Is Cuomo's Downfall a #MeToo Success Story—or #MeToo Overreach? |Opinion

There's certainly a case to be made that the swift fall of onetime Democratic golden boy Andrew Cuomo is a triumph for the #MeToo movement. Cuomo resigned on Tuesday as governor of New York just days after the release of a report by the Attorney General concluded that the governor engaged in a pattern of sexual harassment. The allegations ranged from inappropriate comments to subordinates to unwanted touching, kissing and even groping, and the governor's downfall seems like a powerful signal that high-status abusers—even politically powerful ones—no longer enjoy impunity.

But amidst the victory celebration, there is also a place for caution—even skepticism. For Cuomo's conviction in the court of public opinion was far from a case of due process. The AG's report conflated corroborated accusations with uncorroborated ones, and serious charges of misconduct with trivial offenses against post-#MeToo decorum. And as such, it is just as much an example of #MeToo overreach as it is a success story.

Cuomo himself cast many of the allegations against him in the context of changing mores. In his resignation speech, he continued to insist that he had not knowingly done anything wrong and that his only real offense was being out of step with the times. As he put it, "In my mind, I have never crossed the line with anyone, but I didn't realize the extent to which the line has been redrawn. There are generational and cultural shifts that I just didn't fully appreciate—and I should have."

"No excuses," Cuomo said, though it certainly sounded like an excuse—and one for which there was little tolerance. #MeToo founder Tarana Burke was harshly critical on Twitter, saying that it wasn't the rules that changed ("The rule of keep your hands to yourself is universal"), but the opportunities for victims to push back. "The difference is there were few paths to accountability years ago," wrote Burke.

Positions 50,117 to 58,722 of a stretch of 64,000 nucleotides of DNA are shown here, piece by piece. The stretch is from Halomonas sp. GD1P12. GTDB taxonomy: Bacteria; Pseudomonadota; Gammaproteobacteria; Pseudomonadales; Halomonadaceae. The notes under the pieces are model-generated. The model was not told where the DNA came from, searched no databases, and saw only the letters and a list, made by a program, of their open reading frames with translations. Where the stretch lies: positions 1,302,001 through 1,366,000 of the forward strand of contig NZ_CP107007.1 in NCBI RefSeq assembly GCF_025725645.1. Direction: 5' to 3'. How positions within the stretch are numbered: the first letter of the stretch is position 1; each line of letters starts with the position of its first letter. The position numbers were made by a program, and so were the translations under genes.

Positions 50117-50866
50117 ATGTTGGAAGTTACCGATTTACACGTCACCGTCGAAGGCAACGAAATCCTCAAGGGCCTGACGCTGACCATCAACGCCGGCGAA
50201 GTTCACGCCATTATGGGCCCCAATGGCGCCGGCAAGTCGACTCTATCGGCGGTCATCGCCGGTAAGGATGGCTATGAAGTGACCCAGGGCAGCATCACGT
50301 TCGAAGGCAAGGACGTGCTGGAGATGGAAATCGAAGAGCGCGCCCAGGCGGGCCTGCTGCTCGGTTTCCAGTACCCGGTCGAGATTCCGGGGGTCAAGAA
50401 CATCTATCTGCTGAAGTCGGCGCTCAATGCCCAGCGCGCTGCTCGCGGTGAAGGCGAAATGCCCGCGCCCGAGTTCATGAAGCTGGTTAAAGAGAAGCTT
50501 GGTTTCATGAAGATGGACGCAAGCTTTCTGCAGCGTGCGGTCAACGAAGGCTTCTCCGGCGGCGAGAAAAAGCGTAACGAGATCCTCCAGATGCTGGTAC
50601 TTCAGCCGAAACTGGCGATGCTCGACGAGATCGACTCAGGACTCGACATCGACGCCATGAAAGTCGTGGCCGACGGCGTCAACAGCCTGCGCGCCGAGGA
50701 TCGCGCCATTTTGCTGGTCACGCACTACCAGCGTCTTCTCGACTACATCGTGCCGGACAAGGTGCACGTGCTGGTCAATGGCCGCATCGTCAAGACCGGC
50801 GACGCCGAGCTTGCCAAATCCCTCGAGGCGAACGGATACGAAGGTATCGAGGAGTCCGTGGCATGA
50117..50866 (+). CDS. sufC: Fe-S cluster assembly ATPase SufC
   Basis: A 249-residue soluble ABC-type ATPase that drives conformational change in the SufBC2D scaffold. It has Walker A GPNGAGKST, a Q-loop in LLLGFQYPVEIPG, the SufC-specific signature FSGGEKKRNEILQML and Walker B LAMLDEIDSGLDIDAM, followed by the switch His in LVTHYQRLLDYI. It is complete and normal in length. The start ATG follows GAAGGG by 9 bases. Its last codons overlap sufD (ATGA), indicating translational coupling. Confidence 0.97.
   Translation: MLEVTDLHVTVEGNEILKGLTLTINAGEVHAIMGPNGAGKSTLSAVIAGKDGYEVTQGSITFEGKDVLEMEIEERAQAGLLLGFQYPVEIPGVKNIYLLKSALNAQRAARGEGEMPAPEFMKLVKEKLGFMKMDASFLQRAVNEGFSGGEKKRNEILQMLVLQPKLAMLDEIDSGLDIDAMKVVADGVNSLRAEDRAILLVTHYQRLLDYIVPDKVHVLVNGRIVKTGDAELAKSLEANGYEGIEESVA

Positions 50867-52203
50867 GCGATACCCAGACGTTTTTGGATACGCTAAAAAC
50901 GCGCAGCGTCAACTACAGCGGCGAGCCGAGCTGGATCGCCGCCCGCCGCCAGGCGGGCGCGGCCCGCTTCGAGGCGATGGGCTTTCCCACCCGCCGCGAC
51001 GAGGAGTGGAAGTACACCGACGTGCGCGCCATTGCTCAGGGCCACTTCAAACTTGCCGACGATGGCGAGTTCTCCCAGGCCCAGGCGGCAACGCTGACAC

He’s gone. Not much more to say about that - but listen…

This “generational difference” and “rules have changed” nonsense is WRONG.

The *rules* have NOT changed. It was WRONG 50 years ago and today. The difference is there were few paths to accountability years ago.

— Tarana (@TaranaBurke) August 10, 2021

It is certainly true that some of Cuomo's alleged actions would have been considered shockingly wrong 30, 50, even 100 years ago. Former aide Brittany Commisso, who only identified herself two days ago and was anonymous in the report, describes a November 2020 incident in which Cuomo allegedly reached under her blouse and grabbed her breast. That's criminal sexual assault, and Commisso has now filed a criminal complaint.

Yet Commisso's allegation, the most serious of the lot, is also the least corroborated. By her own admission, she never mentioned the alleged assault to anyone until March 2021, nearly three months after the first sexual harassment accusations against Cuomo from former aide Lindsay Boylan. Notably, too, no other accusations come close in severity; while other women have reported unwanted and inappropriate touching on the arms, back, or waist, none of it rises to the level of sexual assault. And Cuomo's attorney, Rita Glavin, asserts that the breast-grabbing story is false and refuted by records from the date Commisso gave.

As opposed to Commisso's allegation, many of the other allegations against Cuomo do, in fact, fall into the category of behavior rendered suspect by cultural and generational shifts, as Cuomo himself has argued.

andrew cuomo
Getty Images